The event in question happened over a year ago, and the accounts are horrific. The victim’s statement is a lengthy essay and tells what she remembers of the night and the months that followed. The letter written by the father of the convicted laments how this sentence is a “steep price to pay for 20 minutes of action” and that his son has been “broken and shattered” by the verdict. He then goes on to say that his son can better help society by educating others about “the dangers of alcohol consumption and sexual promiscuity.”


Though I can understand that this man is justifiably crushed by the events (after all, who wants to see their child on trial for atrocities and then facing time in a cell), I am utterly baffled at the fact that he seems to have no concern at all for the victim or her family. I understand that this young man is very likely less cheerful and experiencing ”fear and anxiety.” As a parent, I understand the desire to try to relieve these emotions and having to cope with one’s own fear of what such emotions can lead to. What I don’t understand is how anyone could think that the actions that led to this sentence are okay, that there is any possible justification for what happened, or how this can in any way be considered a “steep price.”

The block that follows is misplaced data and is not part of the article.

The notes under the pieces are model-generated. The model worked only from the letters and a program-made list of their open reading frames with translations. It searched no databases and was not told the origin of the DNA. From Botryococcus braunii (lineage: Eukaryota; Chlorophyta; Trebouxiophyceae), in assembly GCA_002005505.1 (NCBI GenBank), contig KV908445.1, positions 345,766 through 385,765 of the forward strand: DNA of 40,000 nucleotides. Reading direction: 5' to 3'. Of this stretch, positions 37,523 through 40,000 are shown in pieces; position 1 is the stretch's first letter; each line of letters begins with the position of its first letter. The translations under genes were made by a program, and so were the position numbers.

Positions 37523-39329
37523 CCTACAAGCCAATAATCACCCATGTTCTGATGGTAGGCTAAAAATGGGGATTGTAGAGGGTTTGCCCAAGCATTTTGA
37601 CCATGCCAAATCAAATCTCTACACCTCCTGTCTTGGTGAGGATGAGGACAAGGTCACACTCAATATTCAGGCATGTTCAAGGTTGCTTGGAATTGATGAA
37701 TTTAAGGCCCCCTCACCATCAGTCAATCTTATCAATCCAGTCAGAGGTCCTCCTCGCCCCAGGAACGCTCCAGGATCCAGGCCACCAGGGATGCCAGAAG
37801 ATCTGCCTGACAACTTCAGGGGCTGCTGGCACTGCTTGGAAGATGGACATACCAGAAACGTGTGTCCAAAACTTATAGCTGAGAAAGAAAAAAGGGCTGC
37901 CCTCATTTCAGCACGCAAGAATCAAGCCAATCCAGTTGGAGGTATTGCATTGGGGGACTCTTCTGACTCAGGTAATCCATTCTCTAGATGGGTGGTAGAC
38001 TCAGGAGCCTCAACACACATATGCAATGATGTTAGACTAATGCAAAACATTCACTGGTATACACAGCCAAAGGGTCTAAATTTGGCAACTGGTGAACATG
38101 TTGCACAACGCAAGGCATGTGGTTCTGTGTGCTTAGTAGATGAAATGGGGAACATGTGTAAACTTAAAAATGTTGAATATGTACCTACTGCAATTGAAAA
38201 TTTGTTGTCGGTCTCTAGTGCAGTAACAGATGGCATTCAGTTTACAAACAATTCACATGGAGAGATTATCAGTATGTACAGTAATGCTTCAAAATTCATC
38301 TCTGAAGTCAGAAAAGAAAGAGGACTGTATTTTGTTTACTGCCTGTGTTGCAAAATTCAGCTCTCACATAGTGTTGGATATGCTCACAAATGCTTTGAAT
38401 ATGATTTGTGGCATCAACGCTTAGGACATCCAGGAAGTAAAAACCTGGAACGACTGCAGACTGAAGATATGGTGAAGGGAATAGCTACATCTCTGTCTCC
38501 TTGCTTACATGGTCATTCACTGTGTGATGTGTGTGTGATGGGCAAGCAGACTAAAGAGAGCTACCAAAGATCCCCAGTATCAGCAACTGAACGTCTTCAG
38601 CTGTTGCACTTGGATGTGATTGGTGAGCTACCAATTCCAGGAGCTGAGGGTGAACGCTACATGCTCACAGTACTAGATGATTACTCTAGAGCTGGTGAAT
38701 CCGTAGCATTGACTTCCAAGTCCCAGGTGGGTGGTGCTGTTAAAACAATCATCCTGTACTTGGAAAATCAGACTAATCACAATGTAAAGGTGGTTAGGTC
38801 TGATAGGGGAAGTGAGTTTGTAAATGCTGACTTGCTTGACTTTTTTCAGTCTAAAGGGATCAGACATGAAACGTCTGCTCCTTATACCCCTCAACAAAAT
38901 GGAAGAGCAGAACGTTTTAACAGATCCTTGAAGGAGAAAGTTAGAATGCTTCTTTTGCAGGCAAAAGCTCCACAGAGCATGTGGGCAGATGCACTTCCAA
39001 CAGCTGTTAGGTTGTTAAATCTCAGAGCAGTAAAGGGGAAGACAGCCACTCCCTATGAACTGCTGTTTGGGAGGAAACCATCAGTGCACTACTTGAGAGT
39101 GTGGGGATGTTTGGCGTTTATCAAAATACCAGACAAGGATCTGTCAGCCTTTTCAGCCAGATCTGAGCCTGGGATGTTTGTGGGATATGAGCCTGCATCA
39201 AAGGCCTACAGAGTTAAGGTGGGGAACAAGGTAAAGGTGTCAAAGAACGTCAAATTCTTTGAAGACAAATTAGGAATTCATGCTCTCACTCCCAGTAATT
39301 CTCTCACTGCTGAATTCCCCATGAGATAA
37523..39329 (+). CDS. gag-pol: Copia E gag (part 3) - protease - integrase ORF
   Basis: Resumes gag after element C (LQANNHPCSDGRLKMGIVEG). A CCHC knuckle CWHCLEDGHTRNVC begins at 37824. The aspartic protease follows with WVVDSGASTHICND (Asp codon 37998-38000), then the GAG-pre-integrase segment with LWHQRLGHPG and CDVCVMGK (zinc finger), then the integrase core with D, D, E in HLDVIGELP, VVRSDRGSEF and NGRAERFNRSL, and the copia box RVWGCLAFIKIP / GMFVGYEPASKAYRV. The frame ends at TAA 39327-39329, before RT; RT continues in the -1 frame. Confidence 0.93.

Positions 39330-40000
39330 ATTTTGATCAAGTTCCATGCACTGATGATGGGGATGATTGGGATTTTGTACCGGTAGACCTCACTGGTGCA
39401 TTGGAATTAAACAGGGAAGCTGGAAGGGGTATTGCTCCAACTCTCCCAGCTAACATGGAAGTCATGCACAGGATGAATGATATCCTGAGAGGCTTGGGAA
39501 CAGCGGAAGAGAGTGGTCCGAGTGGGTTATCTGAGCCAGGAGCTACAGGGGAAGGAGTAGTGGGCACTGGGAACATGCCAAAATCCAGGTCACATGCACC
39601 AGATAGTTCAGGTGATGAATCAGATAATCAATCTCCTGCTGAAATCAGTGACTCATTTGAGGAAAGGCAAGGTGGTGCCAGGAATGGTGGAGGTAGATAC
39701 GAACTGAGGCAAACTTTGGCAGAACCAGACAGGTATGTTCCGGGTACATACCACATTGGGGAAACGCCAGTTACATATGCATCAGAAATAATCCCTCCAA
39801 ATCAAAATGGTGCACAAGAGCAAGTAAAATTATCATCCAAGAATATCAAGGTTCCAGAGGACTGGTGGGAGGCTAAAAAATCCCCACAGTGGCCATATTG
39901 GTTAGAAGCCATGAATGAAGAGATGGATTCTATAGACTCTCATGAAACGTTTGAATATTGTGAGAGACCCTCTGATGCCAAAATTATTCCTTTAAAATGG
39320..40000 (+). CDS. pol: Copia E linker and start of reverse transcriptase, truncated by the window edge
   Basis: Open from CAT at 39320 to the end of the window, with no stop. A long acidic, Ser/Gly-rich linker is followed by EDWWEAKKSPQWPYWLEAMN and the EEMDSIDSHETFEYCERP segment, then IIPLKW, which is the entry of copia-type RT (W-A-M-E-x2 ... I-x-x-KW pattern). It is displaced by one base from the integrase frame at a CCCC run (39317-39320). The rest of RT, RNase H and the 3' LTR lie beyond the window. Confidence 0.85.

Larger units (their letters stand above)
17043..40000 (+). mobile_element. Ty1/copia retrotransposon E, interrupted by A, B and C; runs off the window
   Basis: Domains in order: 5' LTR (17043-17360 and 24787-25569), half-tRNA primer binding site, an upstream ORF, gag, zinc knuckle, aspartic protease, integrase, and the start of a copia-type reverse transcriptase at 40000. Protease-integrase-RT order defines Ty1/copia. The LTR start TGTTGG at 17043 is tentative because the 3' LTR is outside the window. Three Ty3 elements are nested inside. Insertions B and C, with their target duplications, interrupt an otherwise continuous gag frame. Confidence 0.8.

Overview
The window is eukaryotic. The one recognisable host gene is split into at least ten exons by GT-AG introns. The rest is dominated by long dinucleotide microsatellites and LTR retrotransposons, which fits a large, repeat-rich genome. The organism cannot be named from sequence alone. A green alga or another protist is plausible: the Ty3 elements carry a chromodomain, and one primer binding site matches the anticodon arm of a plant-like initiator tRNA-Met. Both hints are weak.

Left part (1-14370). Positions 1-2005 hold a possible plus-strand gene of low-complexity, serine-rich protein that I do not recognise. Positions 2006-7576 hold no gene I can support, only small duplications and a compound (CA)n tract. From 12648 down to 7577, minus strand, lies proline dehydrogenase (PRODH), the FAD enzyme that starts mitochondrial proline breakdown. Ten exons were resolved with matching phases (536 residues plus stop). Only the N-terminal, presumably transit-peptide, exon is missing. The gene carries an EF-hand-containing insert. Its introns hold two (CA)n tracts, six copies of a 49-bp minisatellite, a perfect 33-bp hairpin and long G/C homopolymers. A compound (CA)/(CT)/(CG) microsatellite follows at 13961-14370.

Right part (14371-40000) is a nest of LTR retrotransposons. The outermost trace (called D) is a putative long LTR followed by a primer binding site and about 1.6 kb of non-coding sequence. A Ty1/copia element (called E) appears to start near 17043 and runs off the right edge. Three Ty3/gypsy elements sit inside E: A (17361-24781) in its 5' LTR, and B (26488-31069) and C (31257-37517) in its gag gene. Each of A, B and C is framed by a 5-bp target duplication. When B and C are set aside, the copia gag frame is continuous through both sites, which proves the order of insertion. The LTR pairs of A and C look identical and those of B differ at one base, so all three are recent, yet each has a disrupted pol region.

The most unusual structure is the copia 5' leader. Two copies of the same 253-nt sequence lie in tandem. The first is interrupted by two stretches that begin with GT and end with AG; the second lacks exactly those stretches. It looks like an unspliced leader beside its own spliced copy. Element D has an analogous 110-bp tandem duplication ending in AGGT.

Regardless of whether this young man has violent tendencies or if this was a one-time lapse in judgement, he needs to accept responsibility for his actions. He should be treated no differently from anyone else. The fact that he is a star athlete from an elite university should be irrelevant. To be honest, I think that given his privilege, more, not less should be expected of him. As a well-educated person (we are talking about a student at Stanford), he should understand that actions have consequences.

There are some good people in this story.

Two grad students who saw what was happening, put a stop to it and held him until the authorities arrived. We need more people to step in, to pay attention, to speak up. Was no one else around? Could this have been prevented? Some will have us believe that the answer is yes, if there was no alcohol involved, if the victim had dressed and behaved differently. What about self-control, decency, good manners? We need to teach our children from a young age that it is not okay to touch people who don’t want to be touched. To recognize any signs that their actions are making another person uncomfortable. To realize when someone is incapacitated and cannot make a rational decision. This situation is horrific and to trivialize it is unacceptable.